...we're not contractually obligator for INSUS, they're not acting as a distributor, but again they're setting up warm invitations for us and say, Hey, are you aware with these people multifuction, limitary imaging you're doing? This might be a benefit to your facility, which is fantastic, and they would hand that over to us and then boom, we're talking to talking to an in user that it what exactly we're doing. So we've really kind of benefited from that word of mouth of companies within that body dream. So a lot of the research that I've done indicates exactly what you just said, that building that strong partnership network is key to crossing the chasm. Like if you don't have that network, you will really just kind of fall in and flat flounder. So that makes a lot of sense in this just this word of mouth, this Kol this partnership, you know, kind of having that engine behind you again, so you don't even have to be the one that's creating all of that awareness and demain and right you've kind of got that exponential effect with other people doing it on your behalf, even if you were, you know, you know, had millions of dollars to put into your sales and marketing efforts. Yeah, and you know, and I've had a career where if I'm trying to tell a customer of why my good service is better than, say, another, I would have to get a pen and a piece of paper out or have to get ipad out and say, well, this is why, with multi functional imaging, and it's like, okay, you're doing a patients today, right now, with us, we can get you to sixteen or twenty. And so I think those those adjacent companies. They can kind of be a good advocate for us because our bay proposition is so simple. Yeah, yeah, so I noticed, you know, when we were talking earlier, you mentioned something about Jack Welch. Obviously you know the leadership program. I was A, I'm a professor at the Jack Welch Management Institute and I have to say that the way he runs that school, are at the leads that school is like he would do at Ge. It's unlike any other university that I've ever attended or ever worked for, where the students are customers, just like you would in any other business. Oh, I have the opportunity to go to Crotonville is, as you know, it's kind of called internally. Yeah, it was beneficial in two different ways. You know, you kind of get assigned a typically room with another person from GE at that and so I remember eye rooms with a Soviet or a Russian national who worked in the aircraft engine, you know. So one it was like great having that experience of wow, you know you're from Russia. Tell me about that exactly. It's like, walk me through how actually a jet engine works. So you benefit from those relationships and then, like you said, I would say the class that I was in, probably about throw of the class was actually customers,...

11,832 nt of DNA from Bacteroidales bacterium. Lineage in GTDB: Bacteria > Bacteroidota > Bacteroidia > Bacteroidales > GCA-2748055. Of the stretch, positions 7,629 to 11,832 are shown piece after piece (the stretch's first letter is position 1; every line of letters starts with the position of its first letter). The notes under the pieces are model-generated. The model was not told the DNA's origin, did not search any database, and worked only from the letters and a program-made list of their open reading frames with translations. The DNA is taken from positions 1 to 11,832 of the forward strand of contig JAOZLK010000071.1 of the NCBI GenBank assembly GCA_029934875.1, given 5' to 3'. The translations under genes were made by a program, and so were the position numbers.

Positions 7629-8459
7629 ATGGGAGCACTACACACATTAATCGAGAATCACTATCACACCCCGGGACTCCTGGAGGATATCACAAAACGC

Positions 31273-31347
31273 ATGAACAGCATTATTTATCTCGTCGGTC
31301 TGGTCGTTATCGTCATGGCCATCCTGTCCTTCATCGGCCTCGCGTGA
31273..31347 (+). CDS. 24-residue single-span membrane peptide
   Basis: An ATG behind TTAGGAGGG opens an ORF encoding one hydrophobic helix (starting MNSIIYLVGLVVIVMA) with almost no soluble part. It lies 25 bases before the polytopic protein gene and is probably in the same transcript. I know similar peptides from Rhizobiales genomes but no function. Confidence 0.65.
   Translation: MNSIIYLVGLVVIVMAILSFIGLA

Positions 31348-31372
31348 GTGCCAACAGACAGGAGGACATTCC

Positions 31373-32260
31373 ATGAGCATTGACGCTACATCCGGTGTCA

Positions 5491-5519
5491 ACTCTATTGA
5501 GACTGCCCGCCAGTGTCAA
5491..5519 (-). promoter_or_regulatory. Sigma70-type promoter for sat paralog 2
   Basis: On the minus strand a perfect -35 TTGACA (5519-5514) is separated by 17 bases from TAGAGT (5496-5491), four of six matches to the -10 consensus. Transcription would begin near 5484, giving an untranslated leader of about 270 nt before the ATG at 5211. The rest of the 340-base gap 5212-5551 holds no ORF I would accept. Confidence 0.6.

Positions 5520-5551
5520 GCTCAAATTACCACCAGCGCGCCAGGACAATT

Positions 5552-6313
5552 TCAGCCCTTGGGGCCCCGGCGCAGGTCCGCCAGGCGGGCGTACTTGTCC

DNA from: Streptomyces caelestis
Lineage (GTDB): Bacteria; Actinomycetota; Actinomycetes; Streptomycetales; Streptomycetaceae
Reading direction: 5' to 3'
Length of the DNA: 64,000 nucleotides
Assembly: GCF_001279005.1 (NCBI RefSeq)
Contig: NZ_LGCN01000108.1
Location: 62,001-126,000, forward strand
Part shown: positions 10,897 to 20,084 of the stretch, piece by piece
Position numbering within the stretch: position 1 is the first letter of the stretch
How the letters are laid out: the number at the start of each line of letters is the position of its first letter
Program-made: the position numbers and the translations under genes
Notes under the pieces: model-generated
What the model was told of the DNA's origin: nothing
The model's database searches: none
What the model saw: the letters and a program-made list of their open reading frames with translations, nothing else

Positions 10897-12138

...and so that's another dynamic and it's good. It's it was, you know, in my case it was a week long program your kind of holed out of the field. You're told to put yourself gone down and and let your team know that you're not going to be responsive that week. And now it's fantastic. You know, I cherished my time it. Ge. The entire playbook doesn't transition outside of g you know, there's some of it that you kind of got to leave and some, but some of it you vary directly over. You know, for instance, how how the fact that you value feedback to your employees as well to your customers, you know, being disciplined to share feedback the planning process, both strategic and operating, is something I still lean on today, even though I left you e quite a while ago. But yeah, there's some of it that doesn't carry over that, but that's that's that's why you see a lot of people from GE excel in other areas out because they pick up those nice and nutt get to pearls that translate anywhere. Yeah, that's great. So you did touch on a business plan, and you know just I think every you know founder has a business plan of some sort. If we all stacked our business plans side by side, they probably would look very, very differently in a number of ways. So what are some of the key components? I mean you don't have to go through like the basics of business plan, but what are some of the key components that you have found that has been like the components of the strategies that have been really key to success that you've accomplished so far? That we's funny you should ask that question because my partner and I we had a little bit of fun about six months ago. We pulled out our original business plan from two Po wow and it's exactly what you're doing today right. Looks the same, maintained, but you know, I tell you what it's been. It's twofold. What I've carried over from GE is the two stuff process. They referred to as the session one session to the timing of this's not necessarily important, but gee, in the springtime we do it's called their session one and this is the five year business plan. And really what it's about is, I always joked about it, was defending your life meaning that telling about the market, tell me about the competitive threats, tell me why this is even going to be in industry five years from now. So it was less about what we were actually doing. It was like, tell me about the market. Yeah, and really they were evaluating is this a good space to be in? All right, and there was a lot of decisions that was made at that meeting by, Hey, you know where the external drivers you know? How do we know that? You know, patients are going to continue to need this type of therapy. So that was beneficial. And then and then either or not, like Kodak or blockbuster. Right. Yeah, in the fall was was referred to a session to and that at last, this is how the next year is going to roll out. This is,...